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Inside IBH: How to Retain Your Top Achievers

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Are you worried about keeping your top performers? You should be—especially if you haven't been talking with them about where their careers are headed.
Paying attention to your employees' career development pays off in their commitment.

Your most valuable employees—the high achievers who require low maintenance—are prime targets for recruiters. They'll become even more attractive as the job market rebounds. These are the very folks who are most marketable to other employers, and you'll feel the pinch if you haven't created a reason for them to stay.

To avoid losing the people you need most, make sure your management routine includes discussing career development with your employees.

Effective managers make it a point to guide and support employees in attaining career goals. This can be done in settings as simple as informal discussions. Practiced consistently, this actually makes a manager's job easier—a little time invested in coaching employees is a lot less costly than managing short-handed.

Let's consider a hypothetical employee, based on many cases I've seen as a career advisor. I'll call him "Jack." A highly skilled software engineer and a top performer, Jack is self-motivated, a good problem solver and an independent worker. Before the economy slowed, recruiters regularly tempted him with interesting software challenges, more money, faster career growth. Now they're calling again.

A few weeks ago, a recruiter contacted Jack about a position with a higher salary. After a series of interviews, Jack received a generous offer.

Jack mulled over his choices. When it came right down to it, money wasn't the issue for Jack; it was the future of his career. The new company was wooing him with new career options, while his own employer was silent.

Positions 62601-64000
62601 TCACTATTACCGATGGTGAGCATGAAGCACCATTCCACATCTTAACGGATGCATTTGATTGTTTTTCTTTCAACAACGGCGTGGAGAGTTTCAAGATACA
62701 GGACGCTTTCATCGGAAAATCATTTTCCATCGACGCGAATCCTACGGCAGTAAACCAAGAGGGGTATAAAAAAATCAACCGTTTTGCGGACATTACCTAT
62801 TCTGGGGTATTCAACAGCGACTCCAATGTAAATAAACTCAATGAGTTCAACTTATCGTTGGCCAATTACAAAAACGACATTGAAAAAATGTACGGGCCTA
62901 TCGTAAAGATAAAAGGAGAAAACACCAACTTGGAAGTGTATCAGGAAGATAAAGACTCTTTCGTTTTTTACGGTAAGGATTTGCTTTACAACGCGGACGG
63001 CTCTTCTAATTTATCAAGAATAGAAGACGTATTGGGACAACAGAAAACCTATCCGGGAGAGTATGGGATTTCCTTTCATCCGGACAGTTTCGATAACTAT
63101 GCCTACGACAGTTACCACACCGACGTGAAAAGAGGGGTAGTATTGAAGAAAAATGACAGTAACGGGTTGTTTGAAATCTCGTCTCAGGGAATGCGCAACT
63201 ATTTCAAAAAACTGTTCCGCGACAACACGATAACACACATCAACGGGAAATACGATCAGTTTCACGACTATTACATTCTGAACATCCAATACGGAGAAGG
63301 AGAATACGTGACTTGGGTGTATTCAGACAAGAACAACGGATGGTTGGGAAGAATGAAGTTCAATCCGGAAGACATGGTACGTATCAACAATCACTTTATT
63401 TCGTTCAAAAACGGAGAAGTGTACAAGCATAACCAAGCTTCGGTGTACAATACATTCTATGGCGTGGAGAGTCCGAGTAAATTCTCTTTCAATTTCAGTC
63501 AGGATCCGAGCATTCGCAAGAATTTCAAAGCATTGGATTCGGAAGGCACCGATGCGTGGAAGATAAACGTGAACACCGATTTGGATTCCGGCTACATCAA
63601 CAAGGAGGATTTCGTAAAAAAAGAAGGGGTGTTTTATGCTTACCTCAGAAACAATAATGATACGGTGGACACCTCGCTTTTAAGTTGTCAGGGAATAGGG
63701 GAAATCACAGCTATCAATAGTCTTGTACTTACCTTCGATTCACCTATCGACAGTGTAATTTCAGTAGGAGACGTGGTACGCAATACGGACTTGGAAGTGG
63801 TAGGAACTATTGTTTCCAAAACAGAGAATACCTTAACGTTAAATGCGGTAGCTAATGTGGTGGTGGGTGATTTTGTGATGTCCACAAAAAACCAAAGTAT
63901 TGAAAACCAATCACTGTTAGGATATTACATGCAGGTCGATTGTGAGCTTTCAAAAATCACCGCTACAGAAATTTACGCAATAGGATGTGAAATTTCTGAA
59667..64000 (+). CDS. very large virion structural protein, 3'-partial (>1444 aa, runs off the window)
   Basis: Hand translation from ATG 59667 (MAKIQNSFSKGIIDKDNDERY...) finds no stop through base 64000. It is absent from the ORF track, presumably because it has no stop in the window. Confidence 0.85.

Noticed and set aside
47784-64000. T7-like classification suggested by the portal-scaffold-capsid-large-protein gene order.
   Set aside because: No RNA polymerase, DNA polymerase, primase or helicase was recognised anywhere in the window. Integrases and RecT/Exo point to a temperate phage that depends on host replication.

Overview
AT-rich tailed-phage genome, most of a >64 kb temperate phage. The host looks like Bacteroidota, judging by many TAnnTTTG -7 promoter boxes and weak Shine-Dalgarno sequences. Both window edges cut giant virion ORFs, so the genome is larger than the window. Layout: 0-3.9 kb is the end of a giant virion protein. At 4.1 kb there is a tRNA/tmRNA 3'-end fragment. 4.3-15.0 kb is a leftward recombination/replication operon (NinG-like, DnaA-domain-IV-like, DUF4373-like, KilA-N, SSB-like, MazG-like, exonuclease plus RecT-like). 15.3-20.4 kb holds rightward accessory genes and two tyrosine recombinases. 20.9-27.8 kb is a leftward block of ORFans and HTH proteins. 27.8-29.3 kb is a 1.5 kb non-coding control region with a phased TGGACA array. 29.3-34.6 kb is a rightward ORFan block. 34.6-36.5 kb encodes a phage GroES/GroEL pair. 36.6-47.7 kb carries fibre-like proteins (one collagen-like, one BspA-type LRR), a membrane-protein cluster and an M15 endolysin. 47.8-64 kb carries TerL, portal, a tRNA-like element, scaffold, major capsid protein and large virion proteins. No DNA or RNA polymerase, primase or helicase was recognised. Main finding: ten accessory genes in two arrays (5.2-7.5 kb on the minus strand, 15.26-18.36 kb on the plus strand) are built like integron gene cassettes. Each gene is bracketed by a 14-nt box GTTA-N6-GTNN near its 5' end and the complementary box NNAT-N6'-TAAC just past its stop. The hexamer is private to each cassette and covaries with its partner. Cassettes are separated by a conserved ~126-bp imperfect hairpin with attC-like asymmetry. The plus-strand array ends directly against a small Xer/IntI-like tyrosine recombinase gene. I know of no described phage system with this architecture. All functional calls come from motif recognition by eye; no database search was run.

Approaching his manager to ask about future career possibilities, Jack was rebuffed. His boss angrily interpreted Jack's actions as a sign of disloyalty. Rather than help him sort out his career concerns, she launched her response with, "After all I've done for you…"


The boss's reaction provided the impetus Jack needed. He accepted the new position.

The time and money that it took to find a replacement for Jack cost the manager much more than if she'd been discussing Jack's career goals with him all along. Had his manager listened closely enough, she would have heard Jack's uncertainty about leaving, and she could have discussed ways to help him with career planning. All Jack needed was a good reason to stay.

Don't Be 'That Boss': Sign Up For Career Coaching For Managers

If you haven't been communicating with your employees about their career development—or if you'd like to try some new ways of doing so—you’re in luck!

Lehigh HR’s Workplace Learning team will be conducting a special two-part Career Coaching For Managers training workshop on October 30 and 31. The training will take place from 9:00 – 11:00 a.m. each day.


Over the four hours of the program, you’ll get the tools you need to create a supportive environment where your staff can thrive. More information about the program and other career management programs can be found here.

King, D. (n.d.). How to retain your top achievers. Raleigh, NC: Workplace Options. Reprinted from the IBH website by permission.

Here are some tips from Integrated Behavioral Health (IBH)
to help you open the lines of communication.

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Spotlight is published monthly by Human Resources. Please address any comments to Hillary Kwiatek, Spotlight Editor, Human Resources, 428 Brodhead Avenue, send email to hik210@lehigh.edu, or call extension 85165.

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